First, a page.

Fundamentals – According to FactSet, the S&P 500 is reporting a year over year earnings decline of -2.7% for Q3 2019 and is projected to report a (Y/Y) decline in Q4 2019. This would represent four straight quarters of (Y/Y) earnings decline for the index. While you might think this is a negative headline, keep in mind the market is a discounting mechanism and trades on what will happen 6 to 12 months from now. It’s possible that we are experiencing a similar scenario to 2015-2016, where we had an earnings recession without the overall economy going into a recession. The market could be factoring in a China trade deal that would lead to an uptick in future earnings. Also, this 10-year economic expansion has never been in an explosive growth stage. It’s possible that this slow and steady GDP growth of 1.5%-2.5% per year will continue for a while.

Interest Rates – There’s an old expression on Wall Street that says “Don’t Fight the Fed!” Right now, you are not just fighting the Fed, you are fighting accommodative central banks all over the world. According to Callum Thomas at TopDown Charts, “The Federal Reserve is doing Quantitative Easing Lite, the European Central Bank is restarting QE, and there have been a net 47 rate cuts globally YTD (vs. a net 41 hikes in 2018). Like it or not, this global policy pivot is a big tailwind for risk assets.” Even if the Federal Reserve doesn’t perform further rate cuts over the near-term, Fed Chair Powell said in his last press conference that they would not return to raising rates until they see a “really significant” rise in inflation. In other words, if conditions remain where they are now, rates could remain low for a long time. As I said, good luck fighting all of this.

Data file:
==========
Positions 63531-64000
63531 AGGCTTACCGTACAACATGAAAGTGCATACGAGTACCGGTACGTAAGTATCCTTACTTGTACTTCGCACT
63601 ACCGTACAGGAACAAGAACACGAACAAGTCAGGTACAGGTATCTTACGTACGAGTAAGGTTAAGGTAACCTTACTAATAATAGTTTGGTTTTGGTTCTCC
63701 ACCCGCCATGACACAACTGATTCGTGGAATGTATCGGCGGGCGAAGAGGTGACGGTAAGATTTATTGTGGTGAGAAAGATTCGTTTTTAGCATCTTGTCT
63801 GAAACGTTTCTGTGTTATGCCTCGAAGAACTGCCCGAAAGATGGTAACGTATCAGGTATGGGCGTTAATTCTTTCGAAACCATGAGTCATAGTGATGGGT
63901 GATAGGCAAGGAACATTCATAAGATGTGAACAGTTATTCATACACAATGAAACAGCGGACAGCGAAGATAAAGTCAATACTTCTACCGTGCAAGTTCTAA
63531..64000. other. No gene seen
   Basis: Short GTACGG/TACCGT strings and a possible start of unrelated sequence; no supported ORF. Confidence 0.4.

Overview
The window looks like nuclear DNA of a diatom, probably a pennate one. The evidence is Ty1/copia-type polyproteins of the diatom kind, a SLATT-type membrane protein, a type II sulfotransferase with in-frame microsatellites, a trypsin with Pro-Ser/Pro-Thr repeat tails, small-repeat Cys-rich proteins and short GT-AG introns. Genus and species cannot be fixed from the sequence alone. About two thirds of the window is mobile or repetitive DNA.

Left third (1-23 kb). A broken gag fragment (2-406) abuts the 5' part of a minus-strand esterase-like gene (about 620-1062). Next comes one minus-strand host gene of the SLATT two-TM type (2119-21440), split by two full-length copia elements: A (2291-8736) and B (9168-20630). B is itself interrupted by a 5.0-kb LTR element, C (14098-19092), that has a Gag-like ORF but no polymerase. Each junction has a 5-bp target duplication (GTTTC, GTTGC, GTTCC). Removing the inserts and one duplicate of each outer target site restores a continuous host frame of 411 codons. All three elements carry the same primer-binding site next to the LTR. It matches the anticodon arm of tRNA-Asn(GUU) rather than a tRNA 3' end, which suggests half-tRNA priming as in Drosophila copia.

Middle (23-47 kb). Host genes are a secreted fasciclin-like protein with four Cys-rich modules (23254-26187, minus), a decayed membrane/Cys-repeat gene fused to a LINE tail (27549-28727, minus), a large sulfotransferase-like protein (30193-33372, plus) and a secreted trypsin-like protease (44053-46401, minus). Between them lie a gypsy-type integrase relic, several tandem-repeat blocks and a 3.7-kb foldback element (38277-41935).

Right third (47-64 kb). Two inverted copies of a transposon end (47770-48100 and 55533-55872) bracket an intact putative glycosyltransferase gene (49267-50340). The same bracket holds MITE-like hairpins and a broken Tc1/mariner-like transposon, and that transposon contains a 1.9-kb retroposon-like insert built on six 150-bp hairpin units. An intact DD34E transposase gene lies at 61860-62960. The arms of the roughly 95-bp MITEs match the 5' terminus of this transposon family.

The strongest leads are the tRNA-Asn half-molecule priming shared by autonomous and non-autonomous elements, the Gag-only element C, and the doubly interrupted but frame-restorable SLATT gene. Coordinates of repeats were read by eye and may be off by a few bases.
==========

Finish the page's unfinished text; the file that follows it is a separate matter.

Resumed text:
Sentiment – Short term, the market can experience brief bouts of euphoria but the second it starts to decline, sentiment usually spikes to extreme bearish measures and many call for the end of the world. This “one foot out the door” mentality helps to keep things propped up because the market tends to fool the majority. I’m not only amazed at how many people are horrified of a crash, but also fascinated with why so many are bearish with the market at all-time highs? My guess is people: 1) Have not participated in this rally because anyone making money is not complaining. 2) Keep blaming the Fed and complain that this will end badly. 3) Listen to the news too much (which tends to be negative) rather than paying attention to price action which is very strong and 4) Over-think things by being macro economists and focusing on what could go wrong. Whatever the reason, this continues to be the most hated bull market of all-time and this negative sentiment won’t end any time soon.

Overall, we are in an equity-friendly environment because the economy is growing, the consumer is strong, and the global central banks are on the market’s side. Whether or not you agree with what the central banks are doing doesn’t matter. I’m more in favor of taking advantage of it while things last, which could be much longer than most expect. I stick to my call that the Dow Jones will hit 30,000 before the next election. As long as the Fed and the big institutions continue to support this market, I will continue to stick to this strong uptrend. Bottom line: Don’t fight the Fed and don’t fight the big institutions!

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Read more:

Why the market will head higher into year end

The single biggest reason the market dropped so hard last year — interest rates